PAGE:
For decades, the Indian Navy has been the dominant regional power in the Indian Ocean, and has even boasted a carrier aviation capability that was nearly unique in Asia.
But as outlined in a report by the Center for New American Security (CNAS), the growth of Chinese military power in the last two decades has dramatically eclipsed India’s own attempts to modernize and expand its forces—particularly in the maritime domain. This is problematic due to New Delhi’s tense relations with Beijing since a 1962 border war.
While the vast majority of the People’s Liberation Army Navy (PLAN) is naturally concentrated on the Pacific Ocean, in recent decades it has struck agreements giving it access to bases and ports in Bangladesh, Myanmar, Pakistan and Sri Lanka.
It has also established a military base in. Together, these form a ‘String of Pearls’ designed to envelope India geographically. The PLA Navy has also increasingly dispatched ships on patrols of the Indian Ocean, including a nuclear-powered attack submarine that could be used to hunt India’s new ballistic missile submarines.
While India still retains numerical superiority in the Indian Ocean today, China is laying the groundwork to rapidly expand its presence in the region if desired.
In the last two decades, the United States has keenly invested in a de facto alliance with India to counterbalance China’s rise. However, as the CNAS report makes clear, budgetary limitations and deep flaws in procurement mean it’s unrealistic to expect New Delhi to tackle the PLAN ship for ship and airplane for airplane.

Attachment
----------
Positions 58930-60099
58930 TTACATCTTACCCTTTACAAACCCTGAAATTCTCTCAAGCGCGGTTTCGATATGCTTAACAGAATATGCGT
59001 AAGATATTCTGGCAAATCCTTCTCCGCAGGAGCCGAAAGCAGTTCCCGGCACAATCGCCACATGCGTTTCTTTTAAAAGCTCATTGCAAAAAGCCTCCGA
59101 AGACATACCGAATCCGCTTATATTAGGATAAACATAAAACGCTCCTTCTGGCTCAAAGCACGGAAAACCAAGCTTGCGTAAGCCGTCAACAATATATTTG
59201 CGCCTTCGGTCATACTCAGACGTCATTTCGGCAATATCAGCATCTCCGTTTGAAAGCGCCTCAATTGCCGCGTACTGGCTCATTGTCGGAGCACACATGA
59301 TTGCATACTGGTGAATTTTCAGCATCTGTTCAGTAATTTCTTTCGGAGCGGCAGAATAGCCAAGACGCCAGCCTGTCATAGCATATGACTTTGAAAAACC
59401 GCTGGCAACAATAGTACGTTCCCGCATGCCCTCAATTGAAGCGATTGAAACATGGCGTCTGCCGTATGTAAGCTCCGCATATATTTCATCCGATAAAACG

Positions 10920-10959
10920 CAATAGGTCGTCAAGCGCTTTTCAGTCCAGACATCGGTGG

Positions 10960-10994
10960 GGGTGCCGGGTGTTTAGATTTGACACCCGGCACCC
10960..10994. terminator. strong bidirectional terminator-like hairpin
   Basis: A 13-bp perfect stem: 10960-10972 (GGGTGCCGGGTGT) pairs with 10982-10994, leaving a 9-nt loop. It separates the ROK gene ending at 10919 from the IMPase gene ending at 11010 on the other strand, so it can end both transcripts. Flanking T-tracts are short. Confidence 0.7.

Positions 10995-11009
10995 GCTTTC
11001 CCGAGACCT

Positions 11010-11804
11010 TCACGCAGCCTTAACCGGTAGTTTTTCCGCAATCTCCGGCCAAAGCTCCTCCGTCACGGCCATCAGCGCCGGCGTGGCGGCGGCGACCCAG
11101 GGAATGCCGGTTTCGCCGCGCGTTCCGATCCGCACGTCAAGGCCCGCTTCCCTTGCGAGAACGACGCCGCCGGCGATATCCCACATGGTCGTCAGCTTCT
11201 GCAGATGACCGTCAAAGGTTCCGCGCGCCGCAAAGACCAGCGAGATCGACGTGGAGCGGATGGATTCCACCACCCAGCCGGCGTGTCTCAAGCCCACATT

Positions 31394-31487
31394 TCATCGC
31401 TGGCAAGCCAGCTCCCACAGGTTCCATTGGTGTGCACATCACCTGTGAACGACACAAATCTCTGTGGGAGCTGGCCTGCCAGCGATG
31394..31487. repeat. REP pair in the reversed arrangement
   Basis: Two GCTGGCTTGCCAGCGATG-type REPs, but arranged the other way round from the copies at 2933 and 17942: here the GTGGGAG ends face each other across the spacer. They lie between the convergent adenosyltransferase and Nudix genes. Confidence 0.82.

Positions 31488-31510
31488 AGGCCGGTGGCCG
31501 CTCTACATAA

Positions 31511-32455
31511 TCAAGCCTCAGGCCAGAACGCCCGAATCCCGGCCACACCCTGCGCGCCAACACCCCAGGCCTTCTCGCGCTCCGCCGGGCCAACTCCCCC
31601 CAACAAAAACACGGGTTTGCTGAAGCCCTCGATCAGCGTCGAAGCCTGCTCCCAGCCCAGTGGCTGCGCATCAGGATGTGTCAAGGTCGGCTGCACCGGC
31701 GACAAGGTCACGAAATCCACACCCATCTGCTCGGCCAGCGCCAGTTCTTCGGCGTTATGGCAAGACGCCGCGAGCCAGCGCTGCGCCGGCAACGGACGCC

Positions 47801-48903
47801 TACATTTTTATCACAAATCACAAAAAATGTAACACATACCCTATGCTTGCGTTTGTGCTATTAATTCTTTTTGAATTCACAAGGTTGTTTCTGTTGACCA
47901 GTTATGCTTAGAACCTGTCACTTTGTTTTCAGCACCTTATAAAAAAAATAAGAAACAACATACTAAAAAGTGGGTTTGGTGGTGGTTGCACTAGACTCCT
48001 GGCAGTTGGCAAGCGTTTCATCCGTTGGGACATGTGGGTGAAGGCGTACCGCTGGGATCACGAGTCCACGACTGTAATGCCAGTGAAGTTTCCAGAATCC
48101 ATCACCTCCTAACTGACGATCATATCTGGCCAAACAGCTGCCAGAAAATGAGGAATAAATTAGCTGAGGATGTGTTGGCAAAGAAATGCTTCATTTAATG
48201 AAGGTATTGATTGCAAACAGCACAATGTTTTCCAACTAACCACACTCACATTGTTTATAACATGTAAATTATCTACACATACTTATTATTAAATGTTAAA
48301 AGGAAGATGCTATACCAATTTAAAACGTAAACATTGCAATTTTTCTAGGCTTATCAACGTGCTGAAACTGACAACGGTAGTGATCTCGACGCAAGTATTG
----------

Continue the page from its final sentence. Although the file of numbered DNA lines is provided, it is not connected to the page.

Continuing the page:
While a companion article looks at how India can more efficiently secure its land border with China along the Himalayan Line of Actual Control, in this article we’ll look at the CNAS report’s recommendations on how the Indian Navy and Air Force can affordably continue to maintain a dominant posture in the Indian Ocean despite the growing power asymmetry with China.
1. Invest in More Affordable Submarines Instead of a Third Carrier
The PLA Navy is far larger than India’s, but India can leverage one huge advantage in securing its regional waters: PLAN ships based in China can only efficiently transit into the Indian Ocean